Also, a tip about Wyoming: Before you decide to be a jackass (I’m sure you won’t) and go all road-rage on someone here, or shove someone, or do anything remotely stupid towards another person at all, Wyoming is an open carry state. That means any person can carry a firearm openly, and not have to consult the government about it or let them know they have a firearm. You’re not going to get shot here, but just assume everyone carries a weapon, and you’ll be forever safe and maybe a bit paranoid. Most people do only for the purposes of wild life. Coty and I have two guns here that never leave the apartment because they're backup. We've never had to use them, and I'm sure we never will. I'd rather have them and not need them than need them and not have them, if that makes sense. We have never had a gun problem here, except, well, last year, but that was an employee's husband and a long story. You're safe here.

If you want up-to-date information about Yellowstone or traveling, follow us on Twitter @GrovesTravels, or you can follow my personal Twitter, @StefaGT.

Recommended Equipment

This equipment are scopes and binoculars I have seen people carry through out the park. I have had the chance to look through a scope on a tri-pod and could see a wolf cub eating bison meat about 8+ miles away. The owner of the scope was letting everyone look through it, and said it would let you look about 16 miles away.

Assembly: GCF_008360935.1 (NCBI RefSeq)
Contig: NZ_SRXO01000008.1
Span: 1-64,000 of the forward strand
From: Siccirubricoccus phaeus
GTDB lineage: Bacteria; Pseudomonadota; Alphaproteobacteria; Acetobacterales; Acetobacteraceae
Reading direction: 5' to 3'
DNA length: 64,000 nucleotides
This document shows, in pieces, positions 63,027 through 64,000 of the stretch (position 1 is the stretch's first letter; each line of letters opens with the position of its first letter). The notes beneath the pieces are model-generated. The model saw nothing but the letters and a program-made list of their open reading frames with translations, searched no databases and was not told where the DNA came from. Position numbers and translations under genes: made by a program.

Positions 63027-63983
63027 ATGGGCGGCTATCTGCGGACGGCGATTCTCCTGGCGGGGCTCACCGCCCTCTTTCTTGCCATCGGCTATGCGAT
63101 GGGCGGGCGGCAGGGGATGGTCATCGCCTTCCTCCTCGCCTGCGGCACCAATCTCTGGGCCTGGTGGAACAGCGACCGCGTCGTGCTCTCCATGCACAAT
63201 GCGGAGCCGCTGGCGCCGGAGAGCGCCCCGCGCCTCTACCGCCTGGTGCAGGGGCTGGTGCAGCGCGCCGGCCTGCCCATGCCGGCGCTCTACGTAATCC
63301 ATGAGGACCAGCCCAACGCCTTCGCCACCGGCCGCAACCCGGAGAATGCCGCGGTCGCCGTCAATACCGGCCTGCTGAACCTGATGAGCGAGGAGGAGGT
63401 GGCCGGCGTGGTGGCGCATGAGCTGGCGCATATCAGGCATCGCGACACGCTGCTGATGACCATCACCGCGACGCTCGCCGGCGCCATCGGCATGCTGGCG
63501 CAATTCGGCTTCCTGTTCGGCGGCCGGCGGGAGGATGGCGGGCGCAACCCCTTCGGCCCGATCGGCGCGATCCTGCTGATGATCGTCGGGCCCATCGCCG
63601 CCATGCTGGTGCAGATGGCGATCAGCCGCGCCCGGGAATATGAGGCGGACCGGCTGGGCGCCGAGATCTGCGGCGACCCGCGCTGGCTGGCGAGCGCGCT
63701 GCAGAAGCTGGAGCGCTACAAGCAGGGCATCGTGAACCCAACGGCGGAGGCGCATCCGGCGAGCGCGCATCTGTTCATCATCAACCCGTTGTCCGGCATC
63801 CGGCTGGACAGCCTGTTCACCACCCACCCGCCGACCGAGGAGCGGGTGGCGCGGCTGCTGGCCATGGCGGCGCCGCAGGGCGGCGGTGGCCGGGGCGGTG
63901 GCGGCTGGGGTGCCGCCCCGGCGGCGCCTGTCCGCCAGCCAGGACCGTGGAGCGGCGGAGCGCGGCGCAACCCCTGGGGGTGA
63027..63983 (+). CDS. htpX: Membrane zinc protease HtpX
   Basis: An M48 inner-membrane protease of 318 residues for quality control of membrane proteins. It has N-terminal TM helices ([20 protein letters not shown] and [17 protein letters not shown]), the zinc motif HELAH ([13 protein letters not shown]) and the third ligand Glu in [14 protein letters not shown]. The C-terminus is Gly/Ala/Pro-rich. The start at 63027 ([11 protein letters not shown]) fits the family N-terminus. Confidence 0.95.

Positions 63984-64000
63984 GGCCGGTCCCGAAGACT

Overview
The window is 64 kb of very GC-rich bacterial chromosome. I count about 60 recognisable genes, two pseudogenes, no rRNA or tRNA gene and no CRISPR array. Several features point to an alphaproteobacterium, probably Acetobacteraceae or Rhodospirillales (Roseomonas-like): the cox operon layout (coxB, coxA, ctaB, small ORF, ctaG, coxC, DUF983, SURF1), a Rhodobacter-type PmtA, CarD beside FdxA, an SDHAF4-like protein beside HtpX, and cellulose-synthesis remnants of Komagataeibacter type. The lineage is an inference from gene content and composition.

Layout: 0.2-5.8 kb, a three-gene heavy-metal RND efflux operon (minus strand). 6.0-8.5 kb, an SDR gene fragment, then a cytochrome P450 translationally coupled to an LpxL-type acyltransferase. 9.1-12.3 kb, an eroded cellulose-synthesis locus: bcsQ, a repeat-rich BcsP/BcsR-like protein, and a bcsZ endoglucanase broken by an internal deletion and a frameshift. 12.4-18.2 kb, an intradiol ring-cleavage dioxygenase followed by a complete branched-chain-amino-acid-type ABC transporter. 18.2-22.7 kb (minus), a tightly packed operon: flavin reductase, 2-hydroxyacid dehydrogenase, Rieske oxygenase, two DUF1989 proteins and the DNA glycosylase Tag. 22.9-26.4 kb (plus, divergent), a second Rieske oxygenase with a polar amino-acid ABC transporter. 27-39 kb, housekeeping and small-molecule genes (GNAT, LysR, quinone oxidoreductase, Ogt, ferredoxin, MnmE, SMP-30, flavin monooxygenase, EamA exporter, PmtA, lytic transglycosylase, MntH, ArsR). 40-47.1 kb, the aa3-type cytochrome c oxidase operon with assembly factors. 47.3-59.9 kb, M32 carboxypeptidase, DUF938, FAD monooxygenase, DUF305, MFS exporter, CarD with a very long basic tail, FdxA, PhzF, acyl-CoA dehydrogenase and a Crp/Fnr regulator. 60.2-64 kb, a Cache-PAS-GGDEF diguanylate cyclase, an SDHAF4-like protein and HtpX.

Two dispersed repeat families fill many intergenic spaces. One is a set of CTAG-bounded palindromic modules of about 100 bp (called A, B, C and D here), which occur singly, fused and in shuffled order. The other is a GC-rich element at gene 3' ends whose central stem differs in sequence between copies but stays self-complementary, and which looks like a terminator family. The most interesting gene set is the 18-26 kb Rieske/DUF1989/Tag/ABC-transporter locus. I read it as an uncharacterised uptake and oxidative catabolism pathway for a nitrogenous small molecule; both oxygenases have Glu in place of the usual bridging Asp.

I find this to be necessary because not everything is right next to the road, and you don't always want to go hiking or looking for trouble. You're a human in an animal home, they have the right-of-way here in Yellowstone, and we shouldn't make them feel invaded upon by going to their Wolf Dens, or Bear Caves. This equipment will let you view everything you need to from the side of the road. Expensive, a little. Worth it? Definitely. You can also take pictures through your scope, or just get a scope that has a camera inside of it. There's also night vision and thermal scopes, monoculars and binoculars that I would love to have. Still trying to save up the pennies for that one.

Leica APO-Televid 65 Angled with 25-50x WW ASPH 40132

12 X 36 Is Ii Binoculars With Optical Image Stabilizer